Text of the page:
Eight men own the same wealth as the 3.6 billion people who make up the poorest half of humanity, according to a new report published by Oxfam today to mark the annual meeting of political and business leaders in Davos, Switzerland. It shows that the gap between rich and poor is far greater than had been feared.
Oxfam’s report, ‘An economy for the 99 percent’, details how big business and the super-rich are fuelling the inequality crisis by dodging taxes, driving down wages and using their power to influence politics. For example, billionaires in Brazil have sought to influence elections and successfully lobbied for a reduction in tax bills while oil corporations in Nigeria have managed to secure generous tax breaks.
The report shows how our broken economies are funnelling wealth to a rich elite at the expense of the poorest in society. The richest are accumulating wealth at such an astonishing rate that the world could see its first trillionaire in just 25 years. To put this figure into perspective – you would need to spend US$1 million every day for 2,738 years to spend US$1 trillion.
Winnie Byanyima, Executive Director of Oxfam International, said: ‘It is obscene for so much wealth to be held in the hands of so few when one in 10 people survive on less than US$2 a day. Inequality is trapping hundreds of millions in poverty; it is fracturing our societies and undermining democracy.’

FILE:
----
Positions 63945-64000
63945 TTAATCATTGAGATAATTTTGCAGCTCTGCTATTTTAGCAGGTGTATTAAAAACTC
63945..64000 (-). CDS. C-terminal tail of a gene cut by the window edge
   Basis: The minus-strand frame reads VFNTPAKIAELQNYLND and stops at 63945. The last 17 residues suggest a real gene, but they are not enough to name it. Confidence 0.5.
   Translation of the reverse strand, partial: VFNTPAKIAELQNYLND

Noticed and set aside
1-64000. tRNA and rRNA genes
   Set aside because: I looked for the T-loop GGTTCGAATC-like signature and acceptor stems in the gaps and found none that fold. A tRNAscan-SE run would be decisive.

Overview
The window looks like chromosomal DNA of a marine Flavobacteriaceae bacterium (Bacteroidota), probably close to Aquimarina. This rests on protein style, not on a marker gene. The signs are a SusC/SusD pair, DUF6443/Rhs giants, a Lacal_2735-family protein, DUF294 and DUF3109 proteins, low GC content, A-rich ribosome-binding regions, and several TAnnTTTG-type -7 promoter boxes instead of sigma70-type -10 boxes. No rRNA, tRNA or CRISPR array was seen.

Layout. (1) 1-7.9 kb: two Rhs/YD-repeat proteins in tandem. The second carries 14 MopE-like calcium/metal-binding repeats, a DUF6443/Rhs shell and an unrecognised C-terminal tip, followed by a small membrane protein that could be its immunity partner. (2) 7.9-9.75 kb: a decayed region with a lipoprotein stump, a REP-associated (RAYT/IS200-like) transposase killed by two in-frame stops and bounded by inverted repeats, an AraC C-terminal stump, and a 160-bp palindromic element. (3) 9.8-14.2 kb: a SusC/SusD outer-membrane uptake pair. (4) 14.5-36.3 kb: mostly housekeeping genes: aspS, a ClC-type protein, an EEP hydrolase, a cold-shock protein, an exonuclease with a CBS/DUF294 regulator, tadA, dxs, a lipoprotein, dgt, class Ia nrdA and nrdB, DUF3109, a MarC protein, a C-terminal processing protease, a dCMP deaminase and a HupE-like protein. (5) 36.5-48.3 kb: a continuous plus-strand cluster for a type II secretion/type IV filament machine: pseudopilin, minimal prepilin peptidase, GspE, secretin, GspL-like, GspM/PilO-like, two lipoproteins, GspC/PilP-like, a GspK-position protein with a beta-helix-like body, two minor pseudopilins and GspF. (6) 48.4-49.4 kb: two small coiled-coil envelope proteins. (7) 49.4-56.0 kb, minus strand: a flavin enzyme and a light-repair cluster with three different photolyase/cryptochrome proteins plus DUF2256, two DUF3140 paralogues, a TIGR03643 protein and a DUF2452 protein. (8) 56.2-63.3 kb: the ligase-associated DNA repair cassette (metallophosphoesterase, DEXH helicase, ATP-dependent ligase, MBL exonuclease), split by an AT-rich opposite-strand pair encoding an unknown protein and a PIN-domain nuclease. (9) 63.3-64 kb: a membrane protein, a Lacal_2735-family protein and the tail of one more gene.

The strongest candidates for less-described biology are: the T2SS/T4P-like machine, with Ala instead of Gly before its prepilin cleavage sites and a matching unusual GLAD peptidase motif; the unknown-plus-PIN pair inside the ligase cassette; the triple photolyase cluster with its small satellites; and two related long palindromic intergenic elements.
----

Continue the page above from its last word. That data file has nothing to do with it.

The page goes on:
Oxfam calls for a fundamental change in the way we manage our economies so that they work for all people, and not just a fortunate few. Oxfam’s report outlines a blueprint for a more human economy which requires corporations and high incomes to pay their fair share of tax, workers are paid a decent wage and ensure economies work for women.
Inequality is widespread in the world. Seven out of 10 people live in a country that has seen a rise in inequality in the last 30 years. Between 1988 and 2011, the incomes of the poorest 10 per cent increased by just US$65, while the incomes of the richest 1 per cent grew by US$11,800 – 182 times as much.
Women, who are often employed in low pay sectors, face high levels of discrimination in the work place, and who take on a disproportionate amount of unpaid care work often find themselves at the bottom of the pile. On current trends it will take 170 years for women to be paid the same as men.
In Hong Kong, wealth inequality is worse than ever before and has already reached an alarming level with the richest 10 per cent of the city’s households earning 29 times more than the poorest 10 per cent according to Oxfam’s Hong Kong Poverty report released last October. Forbes estimated last year that the combined wealth of the 18 richest people in the city, however, amounts to HK$1.39 trillion, which exceeds the Hong Kong government’s reserve of 1.38 trillion.
‘Over the past five years, Hong Kong's total wealth has increased, yet about 1 million people are living in poverty while half of them - despite their hard work - live in working poor families. Oxfam believes that a just society should ensure that the poor have the right to lead a dignified life. The growth of the economy or any profit making craze should not come at the cost of worker’s livelihoods,’ said Kalina Tsang, Head of Oxfam’s Hong Kong, Macau, Taiwan Programme.
‘We urge the Hong Kong government to take the Policy Address as an opportunity to implement more pro-poor policies to put an end to the injustices the working poor face, in particular, poor women. The Hong Kong government should review minimum wage annually, and – as the biggest employer – should take the lead to scrap the MPF offsetting mechanism so that its contracted and outsourced workers are better protected,’ Kalina Tsang added.